Dr. Hazrati tells us that most funding agencies do not support tissue banking which has limited the collection of brains with and without disease – which can limit how much you are able to investigate Alzheimer’s Disease. The collaborative project is designed to allow more coordinated research effort to understand faster the pathophysiology of this devastating disease and hasten the way to prevention or treatment.

“This initiative is hopefully just a start and if the interest in neurodegenerative disease is maintained at the government level, it has the potential to have a huge impact on the Canadian public,” she added. “Most neurodegenerative diseases are chronic incurable diseases that not only affect the patients, but are very difficult on the care givers and the health system with huge economic impact at all levels. The potential benefits of this project are enormous and I couldn’t be more excited to be involved!”

Lab Lifesavers Raise More than $22,000 for the Princess Margaret

September 10, 2014
photo (4)

Dianne Chadwick, Maria Amenta, Yvonne Bedford, Cherry Have, Michele Henry, Dr. Sylvia Asa, Brad Davis and Tom Clancy

It was the third year that members of the Laboratory Medicine Program took part in the Weekend to End Women’s Cancer and the team proudly pulled in an incredible fundraising total of $22,341.55.

Every penny goes directly to the Princess Margaret Cancer Centre in support of women’s cancers research, clinical enhancements and survivorship programs.

20140906_111357Thanks to the generous support of everyone in LMP who bought and played in this summer’s 50/50 draws and those who came out for our two Buffet Staff lunches, every member of the team exceeded their goal and the entire Weekend, overall, raised $7.7 million for our cancer centre.

Yvonne Bedford, has participated in the Weekend for the past three years. Initially she joined because Dr. Asa, LMP’s Medical Director, was taking an active role in promoting the walk and she wanted to support her efforts.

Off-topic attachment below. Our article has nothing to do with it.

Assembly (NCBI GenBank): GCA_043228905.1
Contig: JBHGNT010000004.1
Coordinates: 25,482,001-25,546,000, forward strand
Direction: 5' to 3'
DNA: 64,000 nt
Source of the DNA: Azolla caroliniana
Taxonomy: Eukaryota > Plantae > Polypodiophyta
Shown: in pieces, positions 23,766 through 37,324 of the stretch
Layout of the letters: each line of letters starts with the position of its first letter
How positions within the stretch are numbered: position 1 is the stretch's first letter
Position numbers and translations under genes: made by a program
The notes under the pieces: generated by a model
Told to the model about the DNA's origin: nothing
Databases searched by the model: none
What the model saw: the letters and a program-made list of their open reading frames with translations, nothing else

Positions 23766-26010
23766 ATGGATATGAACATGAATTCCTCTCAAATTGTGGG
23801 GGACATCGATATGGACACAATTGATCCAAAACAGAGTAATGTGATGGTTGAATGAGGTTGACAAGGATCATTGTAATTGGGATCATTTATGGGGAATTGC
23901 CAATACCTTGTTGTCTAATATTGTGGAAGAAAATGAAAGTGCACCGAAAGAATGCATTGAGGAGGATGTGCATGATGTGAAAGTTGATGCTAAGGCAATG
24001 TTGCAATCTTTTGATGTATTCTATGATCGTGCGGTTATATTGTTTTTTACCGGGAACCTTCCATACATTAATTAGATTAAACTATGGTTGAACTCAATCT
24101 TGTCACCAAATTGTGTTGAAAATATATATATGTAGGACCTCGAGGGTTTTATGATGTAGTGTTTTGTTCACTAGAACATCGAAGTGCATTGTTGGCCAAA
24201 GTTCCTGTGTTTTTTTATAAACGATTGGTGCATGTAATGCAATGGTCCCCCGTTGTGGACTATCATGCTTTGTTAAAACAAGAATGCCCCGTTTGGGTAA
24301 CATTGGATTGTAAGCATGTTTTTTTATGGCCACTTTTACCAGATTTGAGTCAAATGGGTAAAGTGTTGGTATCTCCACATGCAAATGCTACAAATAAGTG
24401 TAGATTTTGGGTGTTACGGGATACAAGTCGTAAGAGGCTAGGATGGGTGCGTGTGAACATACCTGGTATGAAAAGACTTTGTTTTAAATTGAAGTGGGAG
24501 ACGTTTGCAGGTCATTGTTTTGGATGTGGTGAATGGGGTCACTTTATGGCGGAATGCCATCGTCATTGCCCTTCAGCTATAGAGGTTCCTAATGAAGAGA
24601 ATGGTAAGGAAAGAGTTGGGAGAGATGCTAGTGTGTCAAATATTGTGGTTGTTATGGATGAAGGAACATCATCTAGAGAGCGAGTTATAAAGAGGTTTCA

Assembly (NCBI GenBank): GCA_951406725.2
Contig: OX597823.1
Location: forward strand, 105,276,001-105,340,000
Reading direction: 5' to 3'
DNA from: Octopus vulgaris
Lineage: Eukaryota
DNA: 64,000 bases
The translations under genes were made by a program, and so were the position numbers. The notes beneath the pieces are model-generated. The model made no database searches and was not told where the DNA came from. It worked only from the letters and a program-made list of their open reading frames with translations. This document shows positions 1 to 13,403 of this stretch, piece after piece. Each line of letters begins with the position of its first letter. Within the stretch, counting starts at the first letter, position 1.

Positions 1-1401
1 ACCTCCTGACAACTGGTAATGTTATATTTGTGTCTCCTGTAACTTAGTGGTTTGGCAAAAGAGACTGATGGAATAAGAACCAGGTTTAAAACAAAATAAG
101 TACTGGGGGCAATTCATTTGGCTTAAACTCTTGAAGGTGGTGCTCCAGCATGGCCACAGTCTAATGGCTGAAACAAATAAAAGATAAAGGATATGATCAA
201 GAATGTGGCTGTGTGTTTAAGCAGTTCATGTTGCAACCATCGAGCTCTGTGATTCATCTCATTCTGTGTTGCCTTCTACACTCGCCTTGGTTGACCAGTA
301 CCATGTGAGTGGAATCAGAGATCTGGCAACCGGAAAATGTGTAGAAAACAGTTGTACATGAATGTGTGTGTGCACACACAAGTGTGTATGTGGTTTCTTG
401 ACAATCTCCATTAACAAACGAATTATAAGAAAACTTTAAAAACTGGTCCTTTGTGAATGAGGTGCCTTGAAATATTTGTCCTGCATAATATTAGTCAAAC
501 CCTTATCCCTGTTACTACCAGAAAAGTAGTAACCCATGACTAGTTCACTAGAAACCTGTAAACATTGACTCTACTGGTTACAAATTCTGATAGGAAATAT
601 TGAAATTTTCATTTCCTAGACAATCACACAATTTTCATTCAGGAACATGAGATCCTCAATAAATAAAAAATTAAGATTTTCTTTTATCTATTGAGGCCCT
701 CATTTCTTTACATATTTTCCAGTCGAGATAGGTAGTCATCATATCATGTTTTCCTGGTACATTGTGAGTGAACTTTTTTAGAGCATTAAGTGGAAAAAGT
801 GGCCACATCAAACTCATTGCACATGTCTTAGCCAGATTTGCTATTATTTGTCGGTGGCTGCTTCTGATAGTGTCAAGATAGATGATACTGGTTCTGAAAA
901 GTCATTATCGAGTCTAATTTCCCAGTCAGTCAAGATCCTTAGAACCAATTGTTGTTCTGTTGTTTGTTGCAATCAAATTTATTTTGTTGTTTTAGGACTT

“This year, going through my own journey as a cancer patient, I knew that I had to do it,” she says.

“I wanted to prove I had the energy to complete it. In year’s past, I would walk one day and run the second. (Even though you’re not supposed to run!) I didn’t want to run this year,” she added. “But I walked on Saturday with my sister and my friend as support. It was very overwhelming and was great feeling being able to finish.”

DR G small group

Dr. David McCready, Lead, Breast Cancer Site Group, Dr. Danny Ghazarian, Lead, Melanoma and Skin Site Group and Dr. Fei Fei Liu, Head, Radiation Oncology and Chief, Radiation Medicine Program

“I was also surprised by my fundraising total – $5,283.55 – which is incredible to see the support from my friends and colleagues. Of course, it’s not about the actual amount. I’d have been happy just to raise the minimum. But, knowing everybody wanted to help makes me feel truly grateful.”

Cherry Have, MLT from cytogenetics, who participated in the walked as a member of the Lab Lifesavers team talked to us about her experience as a walker:

“I was fortunate to meet and walk with another walker, Kelly, who has been participating for 8 years! She shared her very moving story of why she is walking. Her mom was diagnosed with breast cancer 8 years ago,” Cherry tells us. “Kelly felt helpless and decided to join the walk as it made her feel like she had some control and could make an impact in her mom’s care.  She was empowered to learn she was making a difference!”

Working at UHN, we get to see, first-hand, some of the impacts our investment in cancer care and cancer research. The Princess Margaret Foundation provides literature to all the walkers about the work they have accomplished through the Weekend to End Women’s fundraising efforts, such as a research study that investigates conditions to minimize the side effects of radiation treatment on the heart.


Cherry, 101 and a half year old walker Kitty Cohen and Kelly

In this particular study, the investigators clinically proved that the simple holding of one’s breath during radiation treatment to the left chest minimized damage to the heart.  During the walk, Cherry talked to Kelley and learned that her mom directly benefited from this research in her treatment at Juravinski Cancer Centre.  She witnessed first-hand how research at PMCC was benefiting patients everywhere.

Maria Amenta, a manager in LMP, when asked about her experience, said “I don’t know if it was the small group of young adults wearing t-shirts that read “I’m walking for my mom” or the courage of friend with cancer who walked along side us but one thing is for sure, it was a very humbling experience and I was proud to be part of it.”

She added, “I have to say, walking through the different communities was a blast.  Diversity truly is a wonderful thing!”

Cherry, in summarizing the event and the experience, said that “even if we don’t find a cure in our lifetime, we will certainly be improving the care of our cancer patients.”